By: Kari Walters, LPC-IT, Kohl’s Building Blocks Program at Penfield Children’s Center

According to the Centers for Disease Control and Prevention (CDC), 1 in 7 children ages 2-8 years old have a mental, behavioral or developmental disorder. Believing that a child’s behavior is simply part of the child’s personality or that the child simply has a difficult temper or short attention span can make it difficult for parents to recognize that their child has a mental illness. While this is true for some children, others might have an underlying mental health condition that, if not treated, could have effects that last throughout their lifetime.

It can also be common for parents to worry about stigma when deciding whether or not to seek mental health services for their child. Will my friends and family think I can’t control my child? Will the child get made fun of at school if others find out?

It’s important to not only keep up with your child’s physical health, but mental health as well. While it is never too late to seek treatment for mental health disorders, early intervention can address issues in a child’s development to help prevent serious mental health concerns in the future.

Mental Health Conditions in Children:
While children and adults can develop the same types of mental health disorders, they often present differently. Some of these conditions include:

Mood disorders: Bipolar, borderline personality disorder, and depression are all examples of mood disorders. Though the majority of these disorders can’t be officially diagnosed until a child is at least six years or older, behaviors such as extreme mood swings, persistent temper tantrums and long periods of sadness may indicate that a mood disorder should be assessed for in the future.
• Attention Deficit Hyperactivity Disorder (ADHD): Children with ADHD often exhibit impulsive behaviors and have a hard time concentrating. They can also be hyperactive and have difficulties in school.
Autism spectrum disorder: Most children with this condition receive the diagnosis before age 3. Symptoms can include: inability to make eye contact, not responding to his or her name being called by age 12 months, delayed speech, non-typical reactions to sounds, tastes and textures.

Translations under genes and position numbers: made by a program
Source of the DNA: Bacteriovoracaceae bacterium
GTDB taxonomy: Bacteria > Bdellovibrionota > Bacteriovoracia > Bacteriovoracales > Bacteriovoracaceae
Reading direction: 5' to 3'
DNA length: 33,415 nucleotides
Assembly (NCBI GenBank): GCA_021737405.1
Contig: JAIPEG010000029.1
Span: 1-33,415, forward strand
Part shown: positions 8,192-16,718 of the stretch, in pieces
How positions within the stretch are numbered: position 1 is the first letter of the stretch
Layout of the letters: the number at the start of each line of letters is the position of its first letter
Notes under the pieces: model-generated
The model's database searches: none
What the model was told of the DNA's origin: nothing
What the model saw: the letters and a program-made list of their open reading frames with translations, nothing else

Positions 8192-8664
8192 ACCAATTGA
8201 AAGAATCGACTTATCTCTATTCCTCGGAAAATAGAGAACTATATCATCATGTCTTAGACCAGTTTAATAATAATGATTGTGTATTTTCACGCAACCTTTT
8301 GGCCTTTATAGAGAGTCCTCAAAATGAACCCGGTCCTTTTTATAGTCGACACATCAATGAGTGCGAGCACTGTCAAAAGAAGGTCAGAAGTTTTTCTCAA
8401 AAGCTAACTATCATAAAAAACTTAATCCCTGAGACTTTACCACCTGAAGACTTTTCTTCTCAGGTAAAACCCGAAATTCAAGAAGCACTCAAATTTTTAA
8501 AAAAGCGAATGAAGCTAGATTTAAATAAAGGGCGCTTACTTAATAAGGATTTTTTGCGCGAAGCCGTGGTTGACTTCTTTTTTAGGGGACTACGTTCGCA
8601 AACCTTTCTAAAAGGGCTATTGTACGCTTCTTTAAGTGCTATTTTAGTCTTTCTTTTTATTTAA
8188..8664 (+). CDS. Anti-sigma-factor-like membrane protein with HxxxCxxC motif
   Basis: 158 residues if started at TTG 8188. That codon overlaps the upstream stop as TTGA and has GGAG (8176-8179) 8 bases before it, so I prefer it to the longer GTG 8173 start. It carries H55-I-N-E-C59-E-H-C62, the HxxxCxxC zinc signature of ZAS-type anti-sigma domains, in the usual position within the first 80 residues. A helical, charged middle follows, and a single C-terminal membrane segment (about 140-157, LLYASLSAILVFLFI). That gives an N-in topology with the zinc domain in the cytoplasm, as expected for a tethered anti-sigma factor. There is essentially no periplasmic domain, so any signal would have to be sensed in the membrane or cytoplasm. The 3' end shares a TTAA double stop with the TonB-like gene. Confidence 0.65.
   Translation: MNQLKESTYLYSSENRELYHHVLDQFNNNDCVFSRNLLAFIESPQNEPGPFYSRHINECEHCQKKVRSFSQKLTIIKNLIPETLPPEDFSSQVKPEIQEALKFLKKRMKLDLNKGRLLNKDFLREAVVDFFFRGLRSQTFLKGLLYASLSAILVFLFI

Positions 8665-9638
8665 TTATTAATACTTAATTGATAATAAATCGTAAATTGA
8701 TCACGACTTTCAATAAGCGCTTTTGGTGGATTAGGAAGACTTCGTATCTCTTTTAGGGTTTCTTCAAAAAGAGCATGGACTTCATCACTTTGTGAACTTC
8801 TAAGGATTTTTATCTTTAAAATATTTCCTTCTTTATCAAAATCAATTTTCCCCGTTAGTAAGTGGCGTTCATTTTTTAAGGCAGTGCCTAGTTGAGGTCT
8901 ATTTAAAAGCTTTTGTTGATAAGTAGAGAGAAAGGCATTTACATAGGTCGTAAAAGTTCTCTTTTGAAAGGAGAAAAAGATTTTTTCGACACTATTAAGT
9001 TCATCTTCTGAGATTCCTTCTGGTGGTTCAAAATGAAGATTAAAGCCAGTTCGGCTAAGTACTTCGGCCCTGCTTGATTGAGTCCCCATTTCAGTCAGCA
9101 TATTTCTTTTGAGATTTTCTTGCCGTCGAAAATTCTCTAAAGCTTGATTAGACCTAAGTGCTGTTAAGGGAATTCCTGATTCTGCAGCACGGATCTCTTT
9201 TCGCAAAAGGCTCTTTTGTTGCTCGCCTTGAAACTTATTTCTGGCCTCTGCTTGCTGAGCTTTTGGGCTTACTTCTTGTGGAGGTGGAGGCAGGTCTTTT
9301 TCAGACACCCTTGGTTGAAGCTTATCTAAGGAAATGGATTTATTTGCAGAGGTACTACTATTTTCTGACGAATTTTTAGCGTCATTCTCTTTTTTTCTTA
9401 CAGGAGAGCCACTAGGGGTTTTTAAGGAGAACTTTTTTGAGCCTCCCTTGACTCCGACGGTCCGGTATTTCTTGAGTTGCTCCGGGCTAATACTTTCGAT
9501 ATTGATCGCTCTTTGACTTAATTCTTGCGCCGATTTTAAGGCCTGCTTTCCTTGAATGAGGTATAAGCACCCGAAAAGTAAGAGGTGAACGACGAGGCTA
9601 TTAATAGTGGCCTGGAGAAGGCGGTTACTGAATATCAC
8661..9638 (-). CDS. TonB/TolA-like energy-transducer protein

The above are just a handful of examples of mental health conditions. If you are concerned with your child’s behavior, consult your child’s physician or mental health specialist as he/she can provide an accurate diagnosis.

If your child is diagnosed with a mental health condition, it is important to remember the child can still lead a very typical, healthy life and that the child is not alone.

Types of Help Available:
• Psychotherapy/counseling or “talk therapy” allows your child to talk to a mental health care provider and learn about the his/her feelings, thoughts, and behaviors. It’s common for the provider to teach the child ways to calm down in uncomfortable situations, ask for help in a positive way, and use healthy coping skills, such as taking deep breaths or hugging an item the child finds comforting.
• Family therapy is another option and teaches the entire family unit how to support the child and each other. It can bring an understanding of the child’s mental illness to members of the family who might believe the child is simply “bad.” Family therapy is also helpful because it allows everyone to be on the same page in setting similar boundaries so that the child isn’t receiving mixed feedback from each person.
• Medications such as anti-depressants, mood stabilizers or stimulants can be used to treat a child and can be prescribed by a psychiatrist or physician. Medications are often used in addition to psychotherapy.

If your child is diagnosed with a mental illness, it can be helpful to seek out support. Group sessions led by a mental health professional can provide an opportunity to discuss concerns and receive feedback for managing difficult behaviors.

How have you helped your child cope with mental illness?


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